You don’t have to bleed pinstripes to notice the Ed-uar-do Nun-ez chant doesn’t have quite the same ring to it as the Der-ek Jeet-er. And if a fellow fan came up to you on the street and asked: “Who’s playing 3rd base for us right now?” you couldn’t be mad at them (because that’s a tough question). It’s a difficult time for us fans, and we’re looking for a reason to believe we can ride out and survive this injury bug.
Although the team is only a couple games out of first, these goddamn injuries have us watching games through our fingers, knowing the next player could go down this inning. The bullpen that once was a strongpoint of our team is now made up of guys like Shawn Kelley and Preston Claiborne, with Boone Logan as our setup man. Tell me that doesn’t make your stomach a little uneasy.
Another part of what makes this period in time so difficult for Yankees fans is watching the remains of the old foundation continue to wither away, especially when it doesn’t seem like there is anyone capable of picking up the slack. Vernon Wells is no Curtis Granderson, and Eduardo Nunez is no Derek Jeter. Everyone knows this, and it would be unreasonable to expect more of these backups, but that doesn’t make it any easier to deal with.
You’d think that these injuries would crush New York’s chances of winning the division – and it still may turn out that way – but somehow they keep plugging away and find themselves in the middle of it all.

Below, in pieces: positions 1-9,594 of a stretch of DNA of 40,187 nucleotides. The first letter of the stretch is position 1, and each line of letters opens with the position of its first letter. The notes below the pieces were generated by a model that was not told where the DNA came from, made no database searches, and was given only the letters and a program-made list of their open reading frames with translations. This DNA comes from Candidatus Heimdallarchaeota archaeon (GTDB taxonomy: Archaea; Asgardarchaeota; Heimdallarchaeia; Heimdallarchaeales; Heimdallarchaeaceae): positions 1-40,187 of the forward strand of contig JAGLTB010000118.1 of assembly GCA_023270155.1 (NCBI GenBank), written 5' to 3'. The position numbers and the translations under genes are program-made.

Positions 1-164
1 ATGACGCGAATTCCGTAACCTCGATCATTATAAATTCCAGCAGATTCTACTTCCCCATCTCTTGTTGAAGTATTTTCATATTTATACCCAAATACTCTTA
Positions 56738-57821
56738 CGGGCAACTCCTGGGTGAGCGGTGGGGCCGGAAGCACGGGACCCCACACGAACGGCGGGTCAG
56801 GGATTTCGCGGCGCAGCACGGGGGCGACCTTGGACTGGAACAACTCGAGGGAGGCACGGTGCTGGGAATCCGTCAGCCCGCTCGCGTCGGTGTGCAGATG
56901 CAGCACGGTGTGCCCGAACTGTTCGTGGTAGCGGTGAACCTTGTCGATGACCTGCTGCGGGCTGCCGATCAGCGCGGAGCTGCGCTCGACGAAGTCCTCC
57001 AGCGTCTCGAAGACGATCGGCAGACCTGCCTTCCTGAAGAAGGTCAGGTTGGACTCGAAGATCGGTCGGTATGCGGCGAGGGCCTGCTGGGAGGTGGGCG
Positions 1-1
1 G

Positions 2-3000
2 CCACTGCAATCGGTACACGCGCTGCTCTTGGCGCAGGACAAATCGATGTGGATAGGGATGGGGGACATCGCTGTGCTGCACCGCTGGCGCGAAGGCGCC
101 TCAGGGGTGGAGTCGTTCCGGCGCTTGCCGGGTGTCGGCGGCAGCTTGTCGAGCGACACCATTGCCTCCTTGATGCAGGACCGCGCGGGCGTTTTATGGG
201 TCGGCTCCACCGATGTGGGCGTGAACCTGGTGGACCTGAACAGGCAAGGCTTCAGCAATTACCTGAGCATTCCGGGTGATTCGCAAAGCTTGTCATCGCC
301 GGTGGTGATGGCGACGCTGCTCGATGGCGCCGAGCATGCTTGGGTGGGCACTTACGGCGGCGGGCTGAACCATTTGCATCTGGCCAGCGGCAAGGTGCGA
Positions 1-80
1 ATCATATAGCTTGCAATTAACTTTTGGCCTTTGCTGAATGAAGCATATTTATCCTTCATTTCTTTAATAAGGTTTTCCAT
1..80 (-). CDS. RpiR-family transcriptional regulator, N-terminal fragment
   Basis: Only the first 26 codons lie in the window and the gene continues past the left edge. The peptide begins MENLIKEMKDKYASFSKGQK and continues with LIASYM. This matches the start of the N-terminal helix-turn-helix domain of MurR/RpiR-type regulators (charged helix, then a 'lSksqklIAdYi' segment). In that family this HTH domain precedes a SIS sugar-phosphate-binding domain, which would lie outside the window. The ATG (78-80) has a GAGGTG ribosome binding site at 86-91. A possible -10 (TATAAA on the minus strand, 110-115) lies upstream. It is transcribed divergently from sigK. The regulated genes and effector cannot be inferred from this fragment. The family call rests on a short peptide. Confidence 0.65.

But how is this possible?
Its Robbie Cano, don’t cha know?
The man leads his team in every offensive category – which shouldn’t be too much of a surprise when comparing him to anyone else on the active roster. We all expect Cano to play like the best position player on the team, because he is. That fact is becoming more apparent now that the infield surrounding him has been reduced to practically nothing. His supporting cast of Jeter, Youkilis, and Teixeira is now Nunez, Nix, and Overbay – of course he is going to shine brighter by comparison.
Here’s a stat I stumbled upon today: Cano has played more games as a Yankee than the other 12 position players on the active roster combined. This bit of information says it all: he is no longer defined as the young, swing-happy second baseman caught in the shadow of Jeter and A-Rod. He is a superstar that has slowly but surely come into his own, and now, by no choice of his own, Robbie Cano has inherited this team — at least for the time being.
It will be interesting to see how Cano handles himself once help starts to arrive around midseason, but until then, he is a leader by default. I think he is finally ready for this role, he has done a great deal of maturing since the Melky Cabrera days when he seemed to lose focus at times. We need him to finally develop into the team leader everyone expects him to be.